Foundation surveys often ask if the foundation is operating with a limited life span, or in perpetuity. The choice is typically presented as a binary one: Did you set a time limit, or are you going to be around for eternity? There is a third choice, however, if perpetuity is not mandated in the foundation’s charter.
At its biannual board retreat, trustees of the Durfee Foundation ask the perpetuity question in a different way. Do we commit to operating in perpetuity for the next five years? That is, for the next five years do we believe that our mission and purpose are best served by not setting a deadline for the foundation’s existence? If we answer yes, then we commit to maintaining assets, investments, and operations as though we are operating in perpetuity. We know that we will revisit this question in two years.
One of our independent (non-family) trustees came up with the “perpetuity for the next five years” framework at a retreat several years ago when the board was flummoxed by the notion of committing to operate forever. We knew that we didn’t want to set a deadline to sunset the foundation at the moment, but were we ready to say that we wanted it to go on until the end of time? Who knows what the future might hold? The five-year horizon allows us to make a meaningful decision about the foreseeable future without getting bogged down in speculation about what might happen in the distant future.
Posing the perpetuity question with regularity and rigor shines a light on a foundation’s mission and tactics.
If your mission is to battle climate change and your endowment is $20 million, it could make a lot of sense to pour all your resources into this time-sensitive issue and sunset in a few years. Urgency motivated the Aaron Diamond Foundation to spend down in the 1980s and ‘90s to find a cure for AIDS. The Diamond trustees decided that a large infusion of cash for medical research would be most helpful at a critical time in the epidemic. On the other hand, if your mission is to support individual artists, a perpetual foundation might be the best structure to serve an evergreen need. There is no right or wrong answer about perpetuity in the abstract; it depends on your mission and how it can best be fulfilled.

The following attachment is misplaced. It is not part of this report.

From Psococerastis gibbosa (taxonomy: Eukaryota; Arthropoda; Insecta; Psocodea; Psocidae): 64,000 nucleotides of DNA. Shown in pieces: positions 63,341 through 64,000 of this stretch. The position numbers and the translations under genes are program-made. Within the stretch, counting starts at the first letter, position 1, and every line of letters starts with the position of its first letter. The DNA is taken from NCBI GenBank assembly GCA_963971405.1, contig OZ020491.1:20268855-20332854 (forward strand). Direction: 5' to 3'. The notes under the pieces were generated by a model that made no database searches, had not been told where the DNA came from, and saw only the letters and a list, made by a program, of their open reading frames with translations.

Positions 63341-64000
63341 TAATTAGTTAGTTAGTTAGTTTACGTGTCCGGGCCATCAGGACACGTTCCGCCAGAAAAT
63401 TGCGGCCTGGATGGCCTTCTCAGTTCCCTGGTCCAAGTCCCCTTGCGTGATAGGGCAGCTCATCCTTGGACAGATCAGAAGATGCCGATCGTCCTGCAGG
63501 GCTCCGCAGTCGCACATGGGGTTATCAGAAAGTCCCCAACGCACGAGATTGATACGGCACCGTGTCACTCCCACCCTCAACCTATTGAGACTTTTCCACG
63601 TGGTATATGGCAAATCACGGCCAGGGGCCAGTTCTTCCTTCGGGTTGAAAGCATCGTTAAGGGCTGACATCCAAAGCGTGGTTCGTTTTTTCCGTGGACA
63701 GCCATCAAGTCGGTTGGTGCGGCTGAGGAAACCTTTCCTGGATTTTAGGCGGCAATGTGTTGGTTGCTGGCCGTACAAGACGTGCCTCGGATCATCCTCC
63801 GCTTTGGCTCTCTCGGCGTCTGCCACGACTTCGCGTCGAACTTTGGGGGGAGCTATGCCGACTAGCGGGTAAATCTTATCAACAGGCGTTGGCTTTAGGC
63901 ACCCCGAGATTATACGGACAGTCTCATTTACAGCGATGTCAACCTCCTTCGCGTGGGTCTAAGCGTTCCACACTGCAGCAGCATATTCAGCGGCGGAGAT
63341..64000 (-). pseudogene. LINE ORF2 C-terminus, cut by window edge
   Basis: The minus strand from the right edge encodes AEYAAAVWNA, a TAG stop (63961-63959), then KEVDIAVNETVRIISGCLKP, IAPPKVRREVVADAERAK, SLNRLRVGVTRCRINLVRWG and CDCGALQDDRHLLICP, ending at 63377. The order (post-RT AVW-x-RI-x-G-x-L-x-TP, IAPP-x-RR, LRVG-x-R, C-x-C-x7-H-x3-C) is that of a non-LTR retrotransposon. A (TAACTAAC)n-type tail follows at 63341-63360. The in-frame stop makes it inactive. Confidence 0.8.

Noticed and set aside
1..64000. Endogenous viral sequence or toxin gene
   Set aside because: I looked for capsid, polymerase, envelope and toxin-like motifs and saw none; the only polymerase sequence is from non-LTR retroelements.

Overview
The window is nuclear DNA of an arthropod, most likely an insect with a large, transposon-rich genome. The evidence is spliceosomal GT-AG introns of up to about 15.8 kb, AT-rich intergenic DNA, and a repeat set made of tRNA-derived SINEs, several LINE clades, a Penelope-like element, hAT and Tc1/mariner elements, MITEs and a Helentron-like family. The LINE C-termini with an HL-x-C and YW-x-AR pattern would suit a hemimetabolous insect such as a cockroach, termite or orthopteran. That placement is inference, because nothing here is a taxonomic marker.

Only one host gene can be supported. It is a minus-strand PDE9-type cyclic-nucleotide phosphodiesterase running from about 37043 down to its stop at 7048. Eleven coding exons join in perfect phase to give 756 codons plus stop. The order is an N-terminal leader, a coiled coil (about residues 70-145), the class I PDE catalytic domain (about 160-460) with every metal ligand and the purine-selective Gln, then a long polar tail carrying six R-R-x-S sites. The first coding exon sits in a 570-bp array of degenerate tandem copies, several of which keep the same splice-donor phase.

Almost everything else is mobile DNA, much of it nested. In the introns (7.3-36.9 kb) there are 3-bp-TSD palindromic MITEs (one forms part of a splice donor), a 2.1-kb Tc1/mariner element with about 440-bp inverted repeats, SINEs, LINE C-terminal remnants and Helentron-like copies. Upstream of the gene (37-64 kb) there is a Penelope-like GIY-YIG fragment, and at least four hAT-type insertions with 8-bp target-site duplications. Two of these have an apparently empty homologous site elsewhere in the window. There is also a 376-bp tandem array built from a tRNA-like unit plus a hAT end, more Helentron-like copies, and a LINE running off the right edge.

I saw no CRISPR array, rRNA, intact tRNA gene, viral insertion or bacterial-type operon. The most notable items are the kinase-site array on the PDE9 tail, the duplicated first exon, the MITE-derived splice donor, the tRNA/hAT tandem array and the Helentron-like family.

Perpetuity also depends on the stakeholder pipeline for the foundation. Can you forecast who will be on the board in 10 or 20 years? Do you have a process for identifying, cultivating, and onboarding new board members? If you are a small family foundation with dwindling numbers of family members, you might want to start bringing independent trustees on the board or consider sunsetting.
Freeing ourselves from the specter of “eternal perpetuity” has allowed the Durfee board to focus on its place-based mission. Knowing that we will regularly pose the perpetuity question ensures that our work retains urgency and relevance.
Carrie Avery is president of The Durfee Foundation in Los Angeles, which focuses on leadership by providing fellowships, grants to new grassroots organizations with dynamic leadership, and sabbaticals to longtime nonprofit leaders. She serves on the boards of Grantmakers for Effective Organizations in Washington, D.C., the RGK Foundation in Austin, Texas, and the Berkeley Repertory Theater in Berkeley, California. She is a past board chair of the National Center for Family Philanthropy and Northern California Grantmakers, and co-chaired the board of the Lawyers’ Committee for Civil Rights in San Francisco.